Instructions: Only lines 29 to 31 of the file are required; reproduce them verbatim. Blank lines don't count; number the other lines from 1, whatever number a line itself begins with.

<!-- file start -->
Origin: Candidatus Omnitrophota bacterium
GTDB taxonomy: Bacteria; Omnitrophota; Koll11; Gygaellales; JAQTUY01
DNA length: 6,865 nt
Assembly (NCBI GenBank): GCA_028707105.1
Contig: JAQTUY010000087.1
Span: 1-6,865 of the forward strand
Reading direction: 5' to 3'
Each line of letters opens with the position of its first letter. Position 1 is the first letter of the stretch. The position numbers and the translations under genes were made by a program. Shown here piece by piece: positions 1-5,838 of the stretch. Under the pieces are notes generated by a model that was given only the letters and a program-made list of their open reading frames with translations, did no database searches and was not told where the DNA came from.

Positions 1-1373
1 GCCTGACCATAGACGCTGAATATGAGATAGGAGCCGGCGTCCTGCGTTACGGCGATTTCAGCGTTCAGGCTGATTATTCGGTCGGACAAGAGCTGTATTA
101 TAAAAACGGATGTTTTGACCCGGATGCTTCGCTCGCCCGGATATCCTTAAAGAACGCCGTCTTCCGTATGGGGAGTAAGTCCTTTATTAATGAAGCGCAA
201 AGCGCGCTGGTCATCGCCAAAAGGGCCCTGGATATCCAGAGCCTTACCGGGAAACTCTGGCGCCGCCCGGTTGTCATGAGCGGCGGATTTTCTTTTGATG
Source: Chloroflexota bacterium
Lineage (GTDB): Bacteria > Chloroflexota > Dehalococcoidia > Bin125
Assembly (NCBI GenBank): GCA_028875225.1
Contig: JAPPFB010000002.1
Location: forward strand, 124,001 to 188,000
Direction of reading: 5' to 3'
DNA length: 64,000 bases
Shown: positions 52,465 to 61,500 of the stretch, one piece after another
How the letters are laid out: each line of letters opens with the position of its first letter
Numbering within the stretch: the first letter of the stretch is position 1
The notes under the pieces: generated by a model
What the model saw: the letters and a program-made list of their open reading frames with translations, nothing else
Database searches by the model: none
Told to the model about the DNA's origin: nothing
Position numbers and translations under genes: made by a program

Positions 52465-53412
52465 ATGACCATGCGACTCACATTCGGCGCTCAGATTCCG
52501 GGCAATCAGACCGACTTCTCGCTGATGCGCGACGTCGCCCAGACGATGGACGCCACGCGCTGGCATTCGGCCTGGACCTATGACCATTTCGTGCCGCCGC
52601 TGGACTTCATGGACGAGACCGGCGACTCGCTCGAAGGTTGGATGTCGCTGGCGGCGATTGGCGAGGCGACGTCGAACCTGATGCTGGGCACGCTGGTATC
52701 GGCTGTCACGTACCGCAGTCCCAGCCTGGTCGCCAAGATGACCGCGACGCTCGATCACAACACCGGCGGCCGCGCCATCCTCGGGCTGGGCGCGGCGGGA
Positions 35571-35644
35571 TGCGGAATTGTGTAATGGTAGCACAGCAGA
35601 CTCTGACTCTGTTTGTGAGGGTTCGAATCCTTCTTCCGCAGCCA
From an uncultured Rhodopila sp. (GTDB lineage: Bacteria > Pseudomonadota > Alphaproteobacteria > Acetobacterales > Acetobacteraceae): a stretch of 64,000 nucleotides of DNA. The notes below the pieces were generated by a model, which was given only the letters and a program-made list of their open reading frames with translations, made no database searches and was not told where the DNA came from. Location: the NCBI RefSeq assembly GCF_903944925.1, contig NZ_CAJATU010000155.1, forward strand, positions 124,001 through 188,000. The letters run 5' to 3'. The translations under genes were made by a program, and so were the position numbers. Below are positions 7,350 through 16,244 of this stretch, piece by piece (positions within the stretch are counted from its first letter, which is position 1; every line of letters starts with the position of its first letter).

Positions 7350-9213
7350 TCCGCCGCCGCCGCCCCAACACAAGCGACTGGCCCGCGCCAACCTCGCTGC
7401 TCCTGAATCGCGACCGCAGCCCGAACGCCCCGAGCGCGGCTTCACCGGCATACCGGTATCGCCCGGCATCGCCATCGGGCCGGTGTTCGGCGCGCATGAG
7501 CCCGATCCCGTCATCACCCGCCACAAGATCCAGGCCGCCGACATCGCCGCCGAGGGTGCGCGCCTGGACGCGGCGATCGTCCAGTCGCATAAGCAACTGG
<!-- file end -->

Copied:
52465 ATGACCATGCGACTCACATTCGGCGCTCAGATTCCG
52501 GGCAATCAGACCGACTTCTCGCTGATGCGCGACGTCGCCCAGACGATGGACGCCACGCGCTGGCATTCGGCCTGGACCTATGACCATTTCGTGCCGCCGC
52601 TGGACTTCATGGACGAGACCGGCGACTCGCTCGAAGGTTGGATGTCGCTGGCGGCGATTGGCGAGGCGACGTCGAACCTGATGCTGGGCACGCTGGTATC